'Birmingham Six' Man Speaks Out in TV Documentary

By Phil Hazlewood, PA
20 November 2004

A member of the Birmingham Six is to give a rare television interview on the 30th anniversary of the pub bombings that killed 21 people and left scores injured.

Billy Power will tell the BBC One programme tomorrow night about how he and five other Irish men became the victims of one of Britain’s most notorious miscarriages of justice after the bombings on November 21, 1974.

He was arrested soon after two explosions ripped through The Tavern in the Town and the Mulberry Bush in Birmingham city centre.

Five of the six were on their way to the funeral of IRA bomber James McDade who blew himself up planting a bomb at a telephone exchange in Coventry a week earlier.

They boarded the train to Heysham at Birmingham New Street at 7.55pm on the night of the bombings, which put them near the scene just before the devices went off.

Forensic evidence – later shown to be flawed – suggested some of the six had been handling explosives. Billy Power was the first of the six to confess to police.

He tells the programme: “When I look back at the trial, we were Irish men in the dock at Lancaster Castle. The police had confessions, they had forensic evidence, they say we were guilty of it.

“There are times I’ve thought if I’d been on the jury, I would have convicted us as well. At the time there was, as it were, ‘overwhelming’ forensic evidence against us.

“We had passed through New Street station, practically the scene of the crime. Forensic experts were saying they’d found explosives on our hands.

“It was an open and shut case because we were going to the funeral of a dead IRA man who had planted a bomb the week before.

“The reality was that we were going to James McDade’s funeral. We knew nothing about the pub bombings. There was no explosives on our hands.”

The programme will also show three police officers who were among the first on the scene being reunited at the former Tavern in the Town pub – now The Yard of Ale – where 11 people lost their lives.

Mike Davey, who was shown in newspaper photographs at the time carrying a body from the pub wrapped in a makeshift blanket, said: “In many ways, it was rather sad because we had to recover the bodies and carry them out in blankets.

“It was quite traumatic because we were trying to be reverent to the people.”

Mr Davey was with his colleague John Plimmer in the Tavern just half-an hour-before it was blown up.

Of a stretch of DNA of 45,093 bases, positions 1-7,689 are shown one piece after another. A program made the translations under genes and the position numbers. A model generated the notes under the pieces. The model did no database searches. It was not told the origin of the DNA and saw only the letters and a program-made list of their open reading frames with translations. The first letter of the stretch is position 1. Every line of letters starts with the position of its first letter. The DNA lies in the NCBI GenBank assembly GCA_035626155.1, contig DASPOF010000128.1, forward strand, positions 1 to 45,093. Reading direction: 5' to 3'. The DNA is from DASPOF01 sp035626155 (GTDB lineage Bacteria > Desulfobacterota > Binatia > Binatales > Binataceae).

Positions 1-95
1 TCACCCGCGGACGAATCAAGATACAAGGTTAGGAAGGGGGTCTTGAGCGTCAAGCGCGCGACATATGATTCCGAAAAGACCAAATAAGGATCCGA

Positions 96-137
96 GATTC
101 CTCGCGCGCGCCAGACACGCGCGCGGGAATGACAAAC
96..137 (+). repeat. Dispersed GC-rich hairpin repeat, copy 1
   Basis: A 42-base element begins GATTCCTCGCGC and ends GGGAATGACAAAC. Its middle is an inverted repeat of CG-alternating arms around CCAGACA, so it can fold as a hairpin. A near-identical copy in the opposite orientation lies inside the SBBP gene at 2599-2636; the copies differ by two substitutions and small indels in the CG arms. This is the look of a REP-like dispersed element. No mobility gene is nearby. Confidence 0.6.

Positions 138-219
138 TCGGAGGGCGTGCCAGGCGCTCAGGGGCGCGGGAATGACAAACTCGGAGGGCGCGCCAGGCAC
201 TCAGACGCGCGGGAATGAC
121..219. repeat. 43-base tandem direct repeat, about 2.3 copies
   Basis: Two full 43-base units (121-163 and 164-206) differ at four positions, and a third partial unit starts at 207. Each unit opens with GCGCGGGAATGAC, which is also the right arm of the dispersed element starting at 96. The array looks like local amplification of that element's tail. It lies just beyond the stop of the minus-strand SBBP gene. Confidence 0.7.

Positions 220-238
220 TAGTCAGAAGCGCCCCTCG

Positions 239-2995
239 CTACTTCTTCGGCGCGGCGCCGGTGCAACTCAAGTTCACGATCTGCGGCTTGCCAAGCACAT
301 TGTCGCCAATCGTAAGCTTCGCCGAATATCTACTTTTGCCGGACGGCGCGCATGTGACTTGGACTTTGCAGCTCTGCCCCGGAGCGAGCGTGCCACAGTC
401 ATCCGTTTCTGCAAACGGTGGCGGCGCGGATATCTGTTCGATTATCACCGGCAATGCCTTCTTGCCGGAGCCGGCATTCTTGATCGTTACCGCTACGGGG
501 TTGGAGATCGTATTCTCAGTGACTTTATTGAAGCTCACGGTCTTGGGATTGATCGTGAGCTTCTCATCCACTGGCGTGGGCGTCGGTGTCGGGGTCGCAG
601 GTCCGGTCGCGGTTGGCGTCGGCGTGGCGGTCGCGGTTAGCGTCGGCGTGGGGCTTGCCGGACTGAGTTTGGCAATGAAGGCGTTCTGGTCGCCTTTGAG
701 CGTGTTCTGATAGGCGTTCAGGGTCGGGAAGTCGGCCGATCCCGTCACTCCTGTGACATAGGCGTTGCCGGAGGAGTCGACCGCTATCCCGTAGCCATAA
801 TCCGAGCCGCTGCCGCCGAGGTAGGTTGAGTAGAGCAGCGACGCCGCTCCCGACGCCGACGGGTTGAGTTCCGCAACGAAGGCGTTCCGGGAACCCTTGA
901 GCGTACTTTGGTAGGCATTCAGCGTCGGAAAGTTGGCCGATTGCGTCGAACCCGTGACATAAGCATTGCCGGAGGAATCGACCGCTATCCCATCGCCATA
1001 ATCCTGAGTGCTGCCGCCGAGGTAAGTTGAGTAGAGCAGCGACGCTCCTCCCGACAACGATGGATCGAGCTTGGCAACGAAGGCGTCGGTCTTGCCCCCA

They had a quick half-pint while waiting to question an usherette at a nearby cinema who had witnessed a theft.

Mr Plimmer, now an author and media commentator on crime after rising to the rank of Detective Superintendent, wanted to stay for another pint but Mr Davey dissuaded him.

Maggie Adams, a young Wpc at the time, was one of the first officers at the scene at the nearby Mulberry Bush pub, at the foot of the Rotunda tower, opposite New Street station.

She recalled: “It sounds silly but I was wearing nylon stockings and a straight skirt, which is what police women wore those days, totally inappropriate for the circumstances.

“It was mayhem because it was like a building site. There were people running, screaming, flooding out. I just remember people walking about with seemingly dreadful injuries and not being aware they were injured.

“I guess it’s shock. I remember one guy who I thought was drunk. I said to him, ‘You need to go in the ambulance’. His hand was hanging off and he said, ‘No, I’m fine’.”

Maureen Mitchell – then Maureen Carlin – was badly injured in the Mulberry Bush pub and was given the last rites.

She has since campaigned on behalf of victims and worked to get a permanent memorial plaque set up in the grounds of Birmingham’s St Philip’s Cathedral.

“I don’t think I have let it dominate my life but it has been a big part of my life and I don’t see why it shouldn’t be – it was a big thing that happened. But I can understand that a lot of people want to put it behind them.”

A large nail went through Mrs Mithcell’s hip and she lost her spleen, had bowel and other major internal injuries.

“They actually told my parents that I’d got a 50/50 chance on the night that it happened, and a couple of days later I was given the last rites. Luckily I pulled through.”

Alex Stewart had just gone to the bar in the Tavern pub when the bomb went off. Several of his friends who were sitting in an area of the pub known as Scots Corner, including brothers Eugene and Desmond Reilly, were killed.

Mr Stewart has suffered from post traumatic stress ever since.

“It’s been 30 years yet it’s like yesterday,” he said. “I can frame it. I mean people turn round and say, ‘Oh you’ll get over it – no problem’.

“All I can say to them people is I wish it never happens to them because if it did then maybe they’d understand what a lot of people who suffered in them pubs are going through.”

The programme also features the recollections of former breakfast television presenter Nick Owen, who was then a reporter for BBC Birmingham and was sent to cover the story.

Labour MP Chris Mullin is also included. The former journalist, who claims to have spoken to the real bombers, helped in getting the Birmingham Six’s convictions quashed after making a groundbreaking World in Action documentary questioning the forensic evidence in the case.

30 Years On: The Birmingham Bombings, a BFC production for the BBC, is on BBC One (West Midlands only), Sunday November 21 at 11.05pm.

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